House Republicans Closer to Opening Impeachment Inquiry into Hunter Biden Investigation

House Republicans are inching closer to opening an impeachment inquiry in light of the testimony given by two IRS whistleblowers regarding the government’s handling of the investigation into Hunter Biden, son of President Joe Biden, earlier this summer. A senior GOP aide believes that with new evidence uncovered by their committee investigators, there is momentum toward opening an impeachment inquiry. September is expected to be a critical month, with Attorney General Merrick Garland’s anticipated testimony before the House Judiciary Committee.

The disagreement between Garland and the two IRS whistleblowers, Gary Shapley and Joseph Ziegler, centers around whether then-U.S. Attorney David Weiss had the authority to bring charges in the five-year probe. Garland initially stated that Weiss had the power to make decisions on prosecution. However, he later revealed that Weiss had asked to continue the investigation as a special counsel and had been granted expanded powers. This conflicting information has raised questions from Republicans.

Following the whistleblowers’ testimony, the House GOP-led Ways and Means Committee has subpoenaed two senior IRS officials who have direct knowledge of a key meeting in October 2022, where the investigation into Hunter Biden was discussed. The committee chairman, Rep. Jason Smith, has requested transcribed interviews with Michael Batdorf and Darrell Waldon after they refused to voluntarily cooperate. The committee believes that these interviews will shed light on the investigation.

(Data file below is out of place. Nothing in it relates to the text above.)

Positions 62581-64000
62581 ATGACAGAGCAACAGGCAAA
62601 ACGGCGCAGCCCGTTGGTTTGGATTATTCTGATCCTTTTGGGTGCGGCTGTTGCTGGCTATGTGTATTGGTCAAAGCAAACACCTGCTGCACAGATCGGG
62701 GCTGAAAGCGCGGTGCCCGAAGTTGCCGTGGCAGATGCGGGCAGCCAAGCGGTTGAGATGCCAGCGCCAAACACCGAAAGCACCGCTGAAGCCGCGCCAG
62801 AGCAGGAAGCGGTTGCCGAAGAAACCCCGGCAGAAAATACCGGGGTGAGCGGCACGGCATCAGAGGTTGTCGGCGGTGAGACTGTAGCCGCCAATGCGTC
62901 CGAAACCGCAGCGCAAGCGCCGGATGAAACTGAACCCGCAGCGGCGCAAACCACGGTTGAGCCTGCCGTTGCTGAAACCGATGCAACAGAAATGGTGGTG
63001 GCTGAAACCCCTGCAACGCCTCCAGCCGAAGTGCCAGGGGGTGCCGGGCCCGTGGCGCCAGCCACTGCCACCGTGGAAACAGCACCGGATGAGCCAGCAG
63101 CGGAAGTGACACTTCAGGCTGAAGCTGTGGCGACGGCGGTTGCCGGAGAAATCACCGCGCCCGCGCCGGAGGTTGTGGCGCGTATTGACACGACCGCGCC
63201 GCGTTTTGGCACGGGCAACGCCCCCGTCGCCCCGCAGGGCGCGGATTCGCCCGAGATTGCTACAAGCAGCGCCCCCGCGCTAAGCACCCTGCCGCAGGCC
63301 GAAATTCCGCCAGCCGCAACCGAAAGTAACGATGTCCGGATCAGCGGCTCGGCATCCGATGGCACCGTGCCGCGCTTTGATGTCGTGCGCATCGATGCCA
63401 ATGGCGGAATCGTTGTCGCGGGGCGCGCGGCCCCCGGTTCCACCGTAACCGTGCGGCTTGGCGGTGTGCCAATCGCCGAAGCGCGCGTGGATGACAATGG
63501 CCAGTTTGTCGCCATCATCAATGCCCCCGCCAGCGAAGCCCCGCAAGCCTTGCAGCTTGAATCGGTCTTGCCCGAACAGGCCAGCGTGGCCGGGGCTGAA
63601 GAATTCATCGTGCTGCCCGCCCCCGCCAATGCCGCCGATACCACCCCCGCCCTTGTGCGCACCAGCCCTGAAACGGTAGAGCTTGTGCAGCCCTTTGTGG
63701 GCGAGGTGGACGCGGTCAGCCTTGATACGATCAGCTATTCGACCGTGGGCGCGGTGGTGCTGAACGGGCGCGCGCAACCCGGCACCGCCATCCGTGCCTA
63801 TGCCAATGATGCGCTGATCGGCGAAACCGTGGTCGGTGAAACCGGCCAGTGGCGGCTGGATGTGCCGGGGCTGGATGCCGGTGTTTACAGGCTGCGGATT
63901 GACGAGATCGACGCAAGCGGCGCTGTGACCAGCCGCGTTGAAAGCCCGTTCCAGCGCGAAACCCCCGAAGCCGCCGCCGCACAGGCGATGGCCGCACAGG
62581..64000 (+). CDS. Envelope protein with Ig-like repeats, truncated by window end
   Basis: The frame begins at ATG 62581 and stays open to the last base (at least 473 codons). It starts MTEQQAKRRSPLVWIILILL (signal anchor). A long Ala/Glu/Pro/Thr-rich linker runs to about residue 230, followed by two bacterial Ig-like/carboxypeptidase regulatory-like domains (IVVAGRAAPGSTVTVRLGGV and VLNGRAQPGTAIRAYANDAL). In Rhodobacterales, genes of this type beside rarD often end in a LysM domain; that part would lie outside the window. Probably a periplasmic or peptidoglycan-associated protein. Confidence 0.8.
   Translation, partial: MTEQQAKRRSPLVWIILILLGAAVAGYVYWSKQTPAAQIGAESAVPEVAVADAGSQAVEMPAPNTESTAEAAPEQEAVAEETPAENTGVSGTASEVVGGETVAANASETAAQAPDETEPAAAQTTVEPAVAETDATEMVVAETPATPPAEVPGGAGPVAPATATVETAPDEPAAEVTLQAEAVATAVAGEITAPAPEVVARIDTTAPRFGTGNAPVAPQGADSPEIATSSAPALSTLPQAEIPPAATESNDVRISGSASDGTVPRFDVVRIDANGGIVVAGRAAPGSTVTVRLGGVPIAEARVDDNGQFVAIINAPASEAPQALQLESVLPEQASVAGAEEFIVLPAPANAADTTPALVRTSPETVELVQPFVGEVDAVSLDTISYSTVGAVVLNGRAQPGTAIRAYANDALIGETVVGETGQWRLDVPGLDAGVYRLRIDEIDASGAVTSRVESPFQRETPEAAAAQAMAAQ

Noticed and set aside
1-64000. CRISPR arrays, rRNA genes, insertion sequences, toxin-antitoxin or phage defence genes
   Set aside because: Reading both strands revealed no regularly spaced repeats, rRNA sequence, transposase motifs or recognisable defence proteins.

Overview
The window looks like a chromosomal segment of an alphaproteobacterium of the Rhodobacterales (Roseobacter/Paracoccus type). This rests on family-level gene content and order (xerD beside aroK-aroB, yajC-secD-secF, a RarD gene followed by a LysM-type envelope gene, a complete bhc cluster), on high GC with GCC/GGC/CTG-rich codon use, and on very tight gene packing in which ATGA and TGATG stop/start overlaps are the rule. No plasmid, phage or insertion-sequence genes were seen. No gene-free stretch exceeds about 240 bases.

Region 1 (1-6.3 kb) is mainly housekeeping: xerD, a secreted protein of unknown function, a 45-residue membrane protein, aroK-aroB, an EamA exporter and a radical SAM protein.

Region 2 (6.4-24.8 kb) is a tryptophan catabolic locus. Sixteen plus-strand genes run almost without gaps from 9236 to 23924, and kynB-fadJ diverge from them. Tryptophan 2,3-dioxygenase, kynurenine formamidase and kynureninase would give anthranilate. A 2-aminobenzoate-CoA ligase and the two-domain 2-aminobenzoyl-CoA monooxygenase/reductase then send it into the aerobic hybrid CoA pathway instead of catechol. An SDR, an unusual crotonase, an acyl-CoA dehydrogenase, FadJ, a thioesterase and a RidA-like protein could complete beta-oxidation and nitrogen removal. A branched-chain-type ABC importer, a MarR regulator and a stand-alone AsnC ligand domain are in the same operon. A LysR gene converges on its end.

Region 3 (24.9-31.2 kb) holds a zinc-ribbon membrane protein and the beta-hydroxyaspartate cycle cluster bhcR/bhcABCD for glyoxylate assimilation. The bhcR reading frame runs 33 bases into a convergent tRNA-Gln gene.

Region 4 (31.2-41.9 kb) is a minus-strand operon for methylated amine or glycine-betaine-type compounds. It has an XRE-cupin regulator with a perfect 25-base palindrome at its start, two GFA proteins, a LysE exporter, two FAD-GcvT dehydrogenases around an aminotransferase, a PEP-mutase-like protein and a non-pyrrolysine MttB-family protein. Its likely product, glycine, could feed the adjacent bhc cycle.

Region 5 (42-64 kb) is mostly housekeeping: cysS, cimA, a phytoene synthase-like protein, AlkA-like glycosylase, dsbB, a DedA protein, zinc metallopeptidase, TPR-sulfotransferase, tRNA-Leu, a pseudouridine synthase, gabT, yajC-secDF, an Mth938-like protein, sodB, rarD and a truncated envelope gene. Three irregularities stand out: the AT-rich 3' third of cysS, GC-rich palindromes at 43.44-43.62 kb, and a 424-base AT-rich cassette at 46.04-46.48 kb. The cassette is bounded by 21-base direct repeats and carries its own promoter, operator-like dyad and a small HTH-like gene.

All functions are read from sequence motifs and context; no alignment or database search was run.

The subpoenas have faced criticism from the committee’s Democrats, who accuse the majority of cherry-picking information. They argue that there are more than 59 individuals with relevant information and that sending only two subpoenas is premature. However, House Republicans are committed to seeking the truth and will discuss the potential impeachment inquiry when they reconvene in September.

In addition to the impeachment inquiry, House Republicans will also be discussing government spending when they return in September. If funding for the government is not secured by the end of September, there could be a government shutdown. This would result in a halt of non-essential government work, including investigations in the House and Senate. House Speaker Kevin McCarthy has stated that GOP-led investigations would be suspended in the event of a government shutdown, potentially incentivizing Republicans to support short-term funding to keep the government running.

Overall, the developments surrounding the Hunter Biden investigation and the potential impeachment inquiry warrant closer attention as they have significant implications for the Biden administration and the political landscape in the coming months.